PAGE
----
Local ecology

Glebe resident Judy Christie creates urban oasis for local wildlife

Following the City of Sydney's release of a free habitat creation guide, we drop in on a lush, wild garden, complete with native plants, trees and a frog pond.

Judy Christie

Why did you create a habitat garden?

It’s just something that’s evolved. You start planting things and you realise you’re attracting lots of nice butterflies and insects. You notice that different plants attract different animals and you’re getting frogs in your pond and you get a lot of pleasure from that.

You’re with nature and as I started observing what was happening in the garden, I gradually realised it was the wildness of it that gave me lots of pleasure and something different to enjoy every day.

Over the past 10 years as we’ve lost so much of our green space, it’s become more important to have these refuges for all sorts of native wildlife.

Why a frog pond?

It was the thing to do 20 years ago – we had a little group called FROGS, Friends of the Gully. There’s just the 1 species that we get here in Glebe, the striped marsh frog, but they’re resilient.

Hearing them at night, it gives you a real sense that you’re in nature. I grew up in the country and having those sounds of the bush are nice, a sense of still being part of nature even though you live in the city.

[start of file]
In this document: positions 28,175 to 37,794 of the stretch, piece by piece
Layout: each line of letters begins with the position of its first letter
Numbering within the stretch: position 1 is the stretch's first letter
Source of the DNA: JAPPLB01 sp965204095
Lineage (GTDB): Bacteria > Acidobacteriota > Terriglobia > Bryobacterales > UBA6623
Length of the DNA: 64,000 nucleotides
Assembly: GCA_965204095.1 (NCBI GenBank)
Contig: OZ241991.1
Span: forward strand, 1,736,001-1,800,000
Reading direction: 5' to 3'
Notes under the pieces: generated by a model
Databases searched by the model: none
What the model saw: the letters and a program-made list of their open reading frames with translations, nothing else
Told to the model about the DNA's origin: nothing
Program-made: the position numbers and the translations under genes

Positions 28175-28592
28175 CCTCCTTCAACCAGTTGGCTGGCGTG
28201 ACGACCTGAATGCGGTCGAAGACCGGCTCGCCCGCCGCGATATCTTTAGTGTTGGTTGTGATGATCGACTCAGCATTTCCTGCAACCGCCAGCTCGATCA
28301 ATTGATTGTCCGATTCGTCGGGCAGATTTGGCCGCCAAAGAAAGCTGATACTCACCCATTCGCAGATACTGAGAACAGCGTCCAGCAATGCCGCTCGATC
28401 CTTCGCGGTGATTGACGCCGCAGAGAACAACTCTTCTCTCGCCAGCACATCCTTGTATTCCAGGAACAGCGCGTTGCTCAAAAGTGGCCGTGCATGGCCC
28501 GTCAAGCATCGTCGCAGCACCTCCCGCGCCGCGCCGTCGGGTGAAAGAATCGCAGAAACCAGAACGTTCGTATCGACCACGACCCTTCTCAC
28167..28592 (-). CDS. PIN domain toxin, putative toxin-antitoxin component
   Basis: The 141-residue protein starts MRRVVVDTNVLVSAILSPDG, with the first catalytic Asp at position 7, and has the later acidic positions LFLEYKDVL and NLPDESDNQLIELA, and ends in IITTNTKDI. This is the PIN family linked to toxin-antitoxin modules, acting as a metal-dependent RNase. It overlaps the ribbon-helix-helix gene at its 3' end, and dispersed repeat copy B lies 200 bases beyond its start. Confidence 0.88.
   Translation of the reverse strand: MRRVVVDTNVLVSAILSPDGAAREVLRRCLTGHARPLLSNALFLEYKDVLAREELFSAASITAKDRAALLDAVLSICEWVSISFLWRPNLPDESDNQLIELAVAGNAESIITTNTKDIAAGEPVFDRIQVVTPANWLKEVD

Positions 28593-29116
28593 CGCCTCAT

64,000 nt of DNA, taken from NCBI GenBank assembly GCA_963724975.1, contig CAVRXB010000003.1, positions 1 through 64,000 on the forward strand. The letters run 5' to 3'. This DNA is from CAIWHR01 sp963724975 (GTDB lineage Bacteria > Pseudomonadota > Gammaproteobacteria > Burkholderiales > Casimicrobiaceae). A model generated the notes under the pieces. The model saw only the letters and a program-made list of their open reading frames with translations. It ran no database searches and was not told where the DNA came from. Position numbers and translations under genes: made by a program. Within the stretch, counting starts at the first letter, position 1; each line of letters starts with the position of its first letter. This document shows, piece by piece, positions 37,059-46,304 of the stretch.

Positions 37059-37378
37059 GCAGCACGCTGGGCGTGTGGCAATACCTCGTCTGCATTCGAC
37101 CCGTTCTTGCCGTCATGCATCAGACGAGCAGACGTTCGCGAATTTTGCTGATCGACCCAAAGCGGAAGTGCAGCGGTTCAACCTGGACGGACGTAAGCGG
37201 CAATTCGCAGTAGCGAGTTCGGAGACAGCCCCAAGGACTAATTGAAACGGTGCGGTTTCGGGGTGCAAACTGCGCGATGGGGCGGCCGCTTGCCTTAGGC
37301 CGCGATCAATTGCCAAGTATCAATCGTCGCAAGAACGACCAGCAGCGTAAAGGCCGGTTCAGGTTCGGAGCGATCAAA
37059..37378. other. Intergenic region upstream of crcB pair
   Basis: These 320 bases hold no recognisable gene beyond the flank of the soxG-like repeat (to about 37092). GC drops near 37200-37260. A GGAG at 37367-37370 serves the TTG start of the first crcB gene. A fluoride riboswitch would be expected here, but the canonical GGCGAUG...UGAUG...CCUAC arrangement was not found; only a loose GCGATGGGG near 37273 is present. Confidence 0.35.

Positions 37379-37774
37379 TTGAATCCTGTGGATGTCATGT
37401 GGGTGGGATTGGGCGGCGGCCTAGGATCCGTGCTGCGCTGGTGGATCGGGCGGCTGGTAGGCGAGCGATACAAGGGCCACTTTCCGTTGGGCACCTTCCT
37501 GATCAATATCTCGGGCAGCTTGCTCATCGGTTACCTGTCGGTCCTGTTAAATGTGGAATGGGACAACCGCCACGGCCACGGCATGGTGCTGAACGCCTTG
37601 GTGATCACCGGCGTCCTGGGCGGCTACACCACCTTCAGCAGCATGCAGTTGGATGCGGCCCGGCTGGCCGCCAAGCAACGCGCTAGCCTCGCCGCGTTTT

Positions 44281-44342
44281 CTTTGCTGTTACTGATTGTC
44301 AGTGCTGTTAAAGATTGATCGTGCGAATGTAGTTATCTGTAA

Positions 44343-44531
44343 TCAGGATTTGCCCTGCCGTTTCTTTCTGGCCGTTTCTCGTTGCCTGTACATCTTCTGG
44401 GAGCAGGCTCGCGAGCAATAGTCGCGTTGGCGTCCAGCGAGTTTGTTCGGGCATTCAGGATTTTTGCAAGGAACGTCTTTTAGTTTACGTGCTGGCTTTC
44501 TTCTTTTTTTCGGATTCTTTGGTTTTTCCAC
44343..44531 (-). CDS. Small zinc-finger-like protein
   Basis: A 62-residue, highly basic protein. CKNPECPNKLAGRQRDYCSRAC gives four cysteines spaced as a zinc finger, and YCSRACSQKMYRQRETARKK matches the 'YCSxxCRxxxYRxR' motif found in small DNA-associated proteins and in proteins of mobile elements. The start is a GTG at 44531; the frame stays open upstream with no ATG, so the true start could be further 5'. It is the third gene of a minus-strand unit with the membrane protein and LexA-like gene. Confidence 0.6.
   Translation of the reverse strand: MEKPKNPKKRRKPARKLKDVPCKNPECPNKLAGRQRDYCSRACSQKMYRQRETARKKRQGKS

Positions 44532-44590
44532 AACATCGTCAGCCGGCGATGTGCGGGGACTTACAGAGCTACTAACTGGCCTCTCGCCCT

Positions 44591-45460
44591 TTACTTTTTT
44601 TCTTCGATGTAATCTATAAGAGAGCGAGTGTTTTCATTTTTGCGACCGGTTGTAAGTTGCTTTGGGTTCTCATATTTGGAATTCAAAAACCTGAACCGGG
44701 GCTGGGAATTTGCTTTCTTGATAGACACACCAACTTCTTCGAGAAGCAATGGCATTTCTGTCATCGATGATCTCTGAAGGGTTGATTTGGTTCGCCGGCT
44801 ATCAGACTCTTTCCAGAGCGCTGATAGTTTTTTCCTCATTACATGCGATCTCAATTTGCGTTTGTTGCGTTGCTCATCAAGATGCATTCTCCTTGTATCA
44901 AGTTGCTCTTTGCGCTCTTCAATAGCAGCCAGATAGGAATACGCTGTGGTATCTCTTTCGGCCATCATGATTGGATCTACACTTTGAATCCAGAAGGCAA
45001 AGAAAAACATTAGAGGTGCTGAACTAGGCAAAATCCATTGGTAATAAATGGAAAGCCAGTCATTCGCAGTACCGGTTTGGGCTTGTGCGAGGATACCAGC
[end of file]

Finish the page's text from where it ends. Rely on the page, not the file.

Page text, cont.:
Striped marsh frog
Striped marsh frog

How are locals making a difference?

One little garden may not be able to change the nature of the urban landscape in our city, but together with neighbours you create little green corridors, and that connectivity is really important.

I think you can make a difference, give yourself real pleasure and improve your health and wellbeing.

Tell us about the joy your garden gives you

This little space makes me feel good. I’m mostly retired now and pottering around is healthy exercise in the open air.

One of the things I really like is the seasonality of a native garden.

In Sydney, we have a lot of plants that flower in winter, like wattle and pretty sandstone flowers, so even when it’s cool, you’ve got a bright garden. It’s important for our wildlife, like native bees, that need flowers all year round. And it’s fun!

You lead birdwatching walks and are a member of the local land care group. Do you think the City’s free habitat guide is a good idea?

I think it’s excellent. I’ve shown it to a few people already and everyone wants a copy. It’s easy to use and I’m delighted that it’s been created – I think it will support anyone vaguely interested in creating havens for wildlife.

I think councils have an important role in educating the community about these values.

Download the City of Sydney’s habitat creation guide. Copies are also available in our libraries and community centres.

Published 6 June 2019, updated 15 August 2019